It is also possible that a toxin (e.g. a food additive absorbed through the GIT wall) could cause an idiosyncratic disturbance of haemoglobin metabolism and accumulation of pyrroles in the blood and urine, with consequent excessive loss of zinc and vitamin B6. Treatment involves identification and removal of the toxin from the diet, as well as replacement of zinc and vitamin B6. Hence kryptopyrroluria is a secondary coproporphyrinuria (i.e. a porphyrinuria which develops on the basis of a disease other than a primary disturbance of haemoglobin synthesis). The presence of porphyrins in the blood due to an inherited metabolic defect can also cause psychiatric disturbances. However, patients with kryptopyrroluria are not thought to suffer from other recognised porphyrin defects.


An early morning urine sample is collected into 500 mg of ascorbic acid. This will stabilise the kryptopyrrole content for a maximum of 10 days.


1. Kryptopyrrole standard.

2,4-dimethyl-3-ethylpyrrole, Aldrich D15,840-2 mw 123.20.

2. Para-dimethylaminobenzaldehyde (= 4-dimethylaminobenzaldehyde).

Sigma D 2004, mw 149.2. 1.0 gm of p-dimethylaminobenzaldehyde is dissolved in c. 80 ml of methanol, which should be cooled. 5 ml of concentrated sulphuric acid is added slowly, without browning or excessive heat generation. After mixing the solution is allowed to reach room temperature volume is made up to 100 ml with methanol. The reagent is stored in the fridge in a brown bottle and is stable for at least one month.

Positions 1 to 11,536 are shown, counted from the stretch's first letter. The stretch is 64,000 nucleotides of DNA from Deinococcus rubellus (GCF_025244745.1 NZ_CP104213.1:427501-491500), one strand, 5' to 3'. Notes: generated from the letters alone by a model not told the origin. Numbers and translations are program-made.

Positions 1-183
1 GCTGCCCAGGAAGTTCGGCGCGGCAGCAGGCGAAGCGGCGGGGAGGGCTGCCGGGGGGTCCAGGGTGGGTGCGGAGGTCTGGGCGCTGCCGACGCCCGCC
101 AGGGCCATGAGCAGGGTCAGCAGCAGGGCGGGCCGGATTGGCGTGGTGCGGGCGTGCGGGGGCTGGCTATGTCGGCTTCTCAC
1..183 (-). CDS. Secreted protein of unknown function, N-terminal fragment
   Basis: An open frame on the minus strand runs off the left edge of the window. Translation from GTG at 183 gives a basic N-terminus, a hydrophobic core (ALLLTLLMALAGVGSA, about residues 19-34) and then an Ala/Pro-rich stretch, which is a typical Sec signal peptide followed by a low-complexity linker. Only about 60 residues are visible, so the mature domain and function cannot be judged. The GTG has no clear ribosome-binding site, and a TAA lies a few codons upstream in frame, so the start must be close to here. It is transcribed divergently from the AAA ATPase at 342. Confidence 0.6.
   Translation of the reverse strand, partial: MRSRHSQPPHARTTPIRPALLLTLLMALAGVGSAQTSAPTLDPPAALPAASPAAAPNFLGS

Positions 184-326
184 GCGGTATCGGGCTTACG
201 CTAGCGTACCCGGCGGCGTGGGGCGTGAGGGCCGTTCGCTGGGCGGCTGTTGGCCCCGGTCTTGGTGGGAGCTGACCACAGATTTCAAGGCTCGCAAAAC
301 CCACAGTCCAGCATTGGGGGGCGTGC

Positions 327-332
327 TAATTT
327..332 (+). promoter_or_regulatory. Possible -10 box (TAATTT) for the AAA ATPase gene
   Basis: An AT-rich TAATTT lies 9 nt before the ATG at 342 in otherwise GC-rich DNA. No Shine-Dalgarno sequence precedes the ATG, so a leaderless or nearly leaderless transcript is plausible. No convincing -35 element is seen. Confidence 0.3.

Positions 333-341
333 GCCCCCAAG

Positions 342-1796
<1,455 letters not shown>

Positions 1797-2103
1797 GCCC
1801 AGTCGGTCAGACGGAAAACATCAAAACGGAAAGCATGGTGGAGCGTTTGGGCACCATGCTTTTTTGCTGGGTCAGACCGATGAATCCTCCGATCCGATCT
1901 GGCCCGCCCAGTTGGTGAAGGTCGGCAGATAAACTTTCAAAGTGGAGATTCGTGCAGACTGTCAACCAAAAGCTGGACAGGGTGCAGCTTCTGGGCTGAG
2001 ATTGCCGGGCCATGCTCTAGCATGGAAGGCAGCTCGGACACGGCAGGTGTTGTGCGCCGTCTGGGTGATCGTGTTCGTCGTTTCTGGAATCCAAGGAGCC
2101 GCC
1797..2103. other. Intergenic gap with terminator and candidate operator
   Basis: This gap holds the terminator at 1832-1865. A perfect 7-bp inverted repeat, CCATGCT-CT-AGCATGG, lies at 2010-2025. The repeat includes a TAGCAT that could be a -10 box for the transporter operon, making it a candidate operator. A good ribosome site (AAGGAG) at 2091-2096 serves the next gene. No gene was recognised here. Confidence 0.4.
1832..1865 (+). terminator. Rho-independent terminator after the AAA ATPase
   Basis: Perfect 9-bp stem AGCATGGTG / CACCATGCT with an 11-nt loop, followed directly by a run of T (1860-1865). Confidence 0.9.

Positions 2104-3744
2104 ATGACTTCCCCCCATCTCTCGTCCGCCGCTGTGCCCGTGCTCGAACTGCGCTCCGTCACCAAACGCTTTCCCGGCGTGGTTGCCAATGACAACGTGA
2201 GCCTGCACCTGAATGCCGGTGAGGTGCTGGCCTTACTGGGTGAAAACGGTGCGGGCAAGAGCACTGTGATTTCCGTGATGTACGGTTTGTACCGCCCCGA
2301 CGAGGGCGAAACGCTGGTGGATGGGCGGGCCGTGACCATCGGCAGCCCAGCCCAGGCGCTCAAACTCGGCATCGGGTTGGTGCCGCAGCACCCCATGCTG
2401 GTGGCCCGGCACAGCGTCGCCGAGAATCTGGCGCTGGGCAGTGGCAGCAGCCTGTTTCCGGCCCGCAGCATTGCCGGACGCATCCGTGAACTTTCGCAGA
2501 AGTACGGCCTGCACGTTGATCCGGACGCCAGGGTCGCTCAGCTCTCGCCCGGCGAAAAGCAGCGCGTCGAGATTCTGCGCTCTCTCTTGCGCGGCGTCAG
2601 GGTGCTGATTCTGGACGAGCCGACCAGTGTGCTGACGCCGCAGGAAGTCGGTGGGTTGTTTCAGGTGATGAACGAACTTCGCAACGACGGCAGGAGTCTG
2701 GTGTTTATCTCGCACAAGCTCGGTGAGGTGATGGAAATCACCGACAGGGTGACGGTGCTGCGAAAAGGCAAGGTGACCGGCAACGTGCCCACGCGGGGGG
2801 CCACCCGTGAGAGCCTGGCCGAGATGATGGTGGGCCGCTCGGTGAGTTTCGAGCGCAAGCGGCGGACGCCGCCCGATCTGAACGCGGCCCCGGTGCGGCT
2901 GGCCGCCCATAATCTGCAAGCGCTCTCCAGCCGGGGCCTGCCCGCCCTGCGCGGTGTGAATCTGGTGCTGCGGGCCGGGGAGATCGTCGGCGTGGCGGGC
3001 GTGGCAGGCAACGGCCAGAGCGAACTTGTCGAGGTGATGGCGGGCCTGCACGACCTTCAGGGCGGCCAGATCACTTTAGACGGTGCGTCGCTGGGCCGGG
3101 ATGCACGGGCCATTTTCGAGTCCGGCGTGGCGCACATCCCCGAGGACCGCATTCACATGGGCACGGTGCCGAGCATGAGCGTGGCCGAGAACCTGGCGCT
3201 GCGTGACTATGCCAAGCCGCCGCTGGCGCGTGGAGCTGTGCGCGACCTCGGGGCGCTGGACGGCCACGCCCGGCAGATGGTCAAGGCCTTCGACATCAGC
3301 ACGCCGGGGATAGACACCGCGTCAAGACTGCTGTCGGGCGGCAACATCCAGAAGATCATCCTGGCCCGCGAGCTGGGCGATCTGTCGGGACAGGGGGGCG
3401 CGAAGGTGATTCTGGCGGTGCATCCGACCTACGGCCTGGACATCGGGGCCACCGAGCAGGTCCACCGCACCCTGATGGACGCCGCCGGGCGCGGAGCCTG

1. Prepare a worksheet listing a blank (water), the standard (if used), samples and controls (not available at present).

2. Measure 2 ml of each urine sample into a glass test tube.

3. Adjust the pH to 3 – 4 with 0.1N HCl (or NaOH) using narrow range pH papers.

4. Add 4.0 ml of chloroform to each tube.

5. Extract by shaking (vortex. 1 minute). Take care not to lose any of the mixture.

6. Centrifuge the tubes.

7. Suck off the upper, aqueous layer from each tube and discard.

8. Take 2 ml of the chloroform extract to another glass tube and add 0.5 ml of methanl/Ehrlich’s reagent.

9. Mix well. Stand the tubes on the bench for 30 minutes.

10. Read the absorbances against a reagent blank (2 ml of chloroform + 0.5 ml of reagent) at 540 nm.

11. A deep pink colour will develop in the presence of KP.

12. Report the absorbance reading.

13. Absorbance readings of up to 0.08 are normal ( = urinary UBG etc.). The reference range is included on the printed report and no further comment is required.


1. Irvine DG, Bayne W, Miyashita H, Majer JR (1969). Identification of kryptopyrrole in human urine and its relation to psychosis. Nature 224:811.

2. Sohler A, Beck R, Noval JJ (1970). Mauve factor re-identified as 2,4-dimethyl-3-ethylpyrrole and its sedative effect on the CNS. Nature 228:1318.

3. Jacobs SL (1974). Porphyrins and their precursors. In: Clinical Chemistry Principles and Techniques, eds Henry RJ, Cannon DC, Winkelman JW, 2nd edition, Harper Row, New York p. 1232.

4. Gowenlock AH, McMurray JR, McLauchlan DM (1988). Varley’s Practical Clinical Biochemistry, Heinemann, Oxford 6th edition, pp 642 - 669.

5. William Walshe - Chicago

N.J. Miller PhD, FRCPath.
Biolab Medical Unit.

August 12th 1999

lun gen 16, 2006 12:41 pm